The Pain of Rejection

Growing up in a small town in Arkansas, I was a happy little girl. My family was caring and encouraging. Everyone in my class of 18 students was my friend. I never felt left out or unwanted. For me, the fear of rejection didn’t happen all at once. It sort of crept up on me, starting the first day of middle school, when every fifth and sixth grader from the town’s four elementary schools came together on one campus.

As I sat in class on the first day, I looked around at the other students. I didn’t recognize a single face. Every one else seemed to know at least one or two people. They were all chatting about their summer vacations. Not one of them seemed to even notice me. For the first time in my life, I felt lonely and isolated.

At lunch time, I found some of my old friends. I ran up to them and started asking what they had done on summer break. Already, they had new friends. They were not mean to me, but somehow I felt left out. After lunch they returned to their class with their new buddies and I wandered off to my solitude amongst strangers.

Eventually, someone did say, “hi,” to me. My face turned bright red. Her name was Shelly, and we quickly became friends. For the rest of fifth grade, I hung around with Shelly and another girl named Tina. Then sixth grade came around. At least I knew what to expect. Neither Shelly nor Tina was in my class. Making new friends this time was a little easier, but I was still disappointed by how fast Shelly and Tina made other friends and forgot all about me.

During those two years of middle school, I was awkward and shy. It seemed like everywhere I went, I was surrounded by strangers. The hallways, lunchroom and even the bathroom were full of people who were laughing with their friends, never taking notice of me. I quickly learned to just do what I had to do and not make eye contact.

During the next summer vacation, a new family moved in next door to me. Mom forced me to go over and introduce myself to the new girl. Her name was Wendy. She was the same age as me and seemed nice. I showed her around town and tried to make her feel welcome. We became good friends over the next few weeks. Our friendship seemed to come easy. It was the first time in a long while that I didn’t feel alone and abandoned. I even began to look forward to junior high.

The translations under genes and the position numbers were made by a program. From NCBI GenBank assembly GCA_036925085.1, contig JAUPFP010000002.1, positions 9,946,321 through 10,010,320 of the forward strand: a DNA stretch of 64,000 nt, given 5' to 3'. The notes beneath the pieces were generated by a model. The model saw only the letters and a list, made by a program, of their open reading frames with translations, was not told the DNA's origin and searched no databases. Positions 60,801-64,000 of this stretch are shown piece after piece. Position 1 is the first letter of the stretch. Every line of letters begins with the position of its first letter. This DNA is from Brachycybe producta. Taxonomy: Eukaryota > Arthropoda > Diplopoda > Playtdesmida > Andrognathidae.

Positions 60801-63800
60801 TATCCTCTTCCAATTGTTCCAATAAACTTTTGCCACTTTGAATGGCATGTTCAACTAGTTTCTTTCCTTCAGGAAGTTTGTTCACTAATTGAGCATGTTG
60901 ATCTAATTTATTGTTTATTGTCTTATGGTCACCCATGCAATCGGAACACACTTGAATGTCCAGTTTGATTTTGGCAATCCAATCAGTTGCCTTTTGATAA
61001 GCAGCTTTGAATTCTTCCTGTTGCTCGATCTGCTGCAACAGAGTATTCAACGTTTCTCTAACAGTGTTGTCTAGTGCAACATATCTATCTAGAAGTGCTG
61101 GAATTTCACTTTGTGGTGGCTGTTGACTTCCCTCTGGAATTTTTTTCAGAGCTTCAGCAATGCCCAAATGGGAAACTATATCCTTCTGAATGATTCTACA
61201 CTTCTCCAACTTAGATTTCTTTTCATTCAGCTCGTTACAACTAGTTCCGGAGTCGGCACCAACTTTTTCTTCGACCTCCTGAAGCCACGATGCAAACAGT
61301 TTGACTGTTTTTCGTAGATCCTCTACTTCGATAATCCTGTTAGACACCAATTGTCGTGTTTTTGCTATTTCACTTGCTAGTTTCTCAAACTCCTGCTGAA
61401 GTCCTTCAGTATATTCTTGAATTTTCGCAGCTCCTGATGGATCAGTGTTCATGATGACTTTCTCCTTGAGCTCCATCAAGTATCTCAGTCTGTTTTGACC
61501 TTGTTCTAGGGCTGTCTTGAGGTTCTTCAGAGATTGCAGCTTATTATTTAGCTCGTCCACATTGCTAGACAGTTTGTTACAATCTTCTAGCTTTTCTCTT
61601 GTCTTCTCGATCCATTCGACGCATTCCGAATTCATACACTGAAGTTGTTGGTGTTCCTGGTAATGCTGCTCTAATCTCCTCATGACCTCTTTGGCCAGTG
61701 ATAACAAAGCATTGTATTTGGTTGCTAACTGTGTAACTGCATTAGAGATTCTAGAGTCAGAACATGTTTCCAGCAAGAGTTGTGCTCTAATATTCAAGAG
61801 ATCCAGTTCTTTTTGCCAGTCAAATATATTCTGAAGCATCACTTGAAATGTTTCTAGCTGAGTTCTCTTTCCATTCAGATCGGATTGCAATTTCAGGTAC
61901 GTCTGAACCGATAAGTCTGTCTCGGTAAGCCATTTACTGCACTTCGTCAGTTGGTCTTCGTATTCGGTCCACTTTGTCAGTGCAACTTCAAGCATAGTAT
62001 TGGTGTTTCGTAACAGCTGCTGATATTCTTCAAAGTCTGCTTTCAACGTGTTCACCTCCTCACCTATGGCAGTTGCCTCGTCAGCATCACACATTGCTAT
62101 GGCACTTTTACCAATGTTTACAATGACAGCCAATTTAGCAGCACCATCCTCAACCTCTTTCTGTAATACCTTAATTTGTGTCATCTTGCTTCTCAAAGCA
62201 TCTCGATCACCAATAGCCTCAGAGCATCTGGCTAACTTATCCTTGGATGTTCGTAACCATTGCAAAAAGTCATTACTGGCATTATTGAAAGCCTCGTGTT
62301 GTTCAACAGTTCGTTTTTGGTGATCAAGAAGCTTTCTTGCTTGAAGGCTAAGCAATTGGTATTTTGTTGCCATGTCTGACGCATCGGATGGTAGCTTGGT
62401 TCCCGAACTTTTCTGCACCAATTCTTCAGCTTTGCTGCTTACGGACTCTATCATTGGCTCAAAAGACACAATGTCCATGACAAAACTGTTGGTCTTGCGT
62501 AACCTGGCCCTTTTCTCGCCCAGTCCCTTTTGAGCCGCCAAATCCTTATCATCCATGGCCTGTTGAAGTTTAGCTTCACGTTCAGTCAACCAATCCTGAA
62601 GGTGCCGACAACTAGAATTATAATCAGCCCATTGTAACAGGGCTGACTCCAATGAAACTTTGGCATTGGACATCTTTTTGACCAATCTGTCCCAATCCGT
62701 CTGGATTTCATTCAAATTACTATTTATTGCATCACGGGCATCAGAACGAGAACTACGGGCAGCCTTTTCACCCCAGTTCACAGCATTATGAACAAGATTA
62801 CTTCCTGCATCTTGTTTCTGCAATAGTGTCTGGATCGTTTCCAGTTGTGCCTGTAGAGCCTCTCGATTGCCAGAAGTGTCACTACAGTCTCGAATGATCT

Seventh grade started out great. On the first day of school, Wendy and I rode the bus together. We had the same home room. I introduced her to the few people that I knew. The best of friends, we had lunch together, and did our homework together after school. We had slumber parties and shared our deepest secretes with each other.

I was just starting to feel normal again when one day between classes, Wendy handed me a note. This was nothing unusual; we passed notes all the time. I went into my next class and opened it. The words on that piece of paper ripped my heart out. Wendy didn’t want to be my friend any more. She had made friends with a girl name Robin, and Robin didn’t like me. I had been dumped by my best friend.

I was so embarrassed. Tears were welling up in my eyes, and I ran to the bathroom. Why didn’t anyone want to be my friend? I was a nice person. I was fun to hang out with. It must be my clothes or shoes. My parents couldn’t afford to buy me the expensive brands that the other kids wore. Maybe my hair had something to do with it, too. I couldn’t figure out what I had done to deserve this. Wendy and I had not had an argument. I thought that we were getting along fine. It didn’t make sense to me.

After that, whenever I would see Wendy, which was often, I felt uncomfortable. I felt worthless and unwanted. I wished that I could just crawl inside a hole somewhere and hide. Total rejection is very painful. My feelings were hurt and I felt betrayed. I spent the rest of my school years as a very shy, insecure person. To this day, I have very few friends. I have lots of acquaintances, but I am not interested in becoming too close to many people.

After high school, I married a man that I worked with. He was promoted and we got transferred to another town. It was easy to go to work in a new place with my husband at my side. No one there knew what a nerd I was in school. We all had to wear uniforms so my clothes were just as awful as everyone else’s. Besides, my husband was the boss, so they sort of had to like me.

Am I over my fear of rejection? In a way, I guess I am. I simply stopped caring what other people think of me. If you like me, fine; but if you don’t, well, that’s fine too. I do still have feelings of not being quite up to par. It is hard for me to trust people; I expect them to reject and betray me. I try not to let these feelings stop me from doing what I want to do. I am happy with who I am.

A few years ago, I was back in my home town visiting my parents. We were eating lunch in a little diner. A miserable looking woman walked in with two cute little girls. It was Wendy. To my complete surprise, she came right over to our table. She seemed happy to see me. I could not figure out why. She told me that she was recently divorced and looking for a job. I couldn’t help but feel a little satisfaction that her life had not ended up picture perfect. At the same time, I couldn’t bring myself to be mean to her. I invited her to join us.

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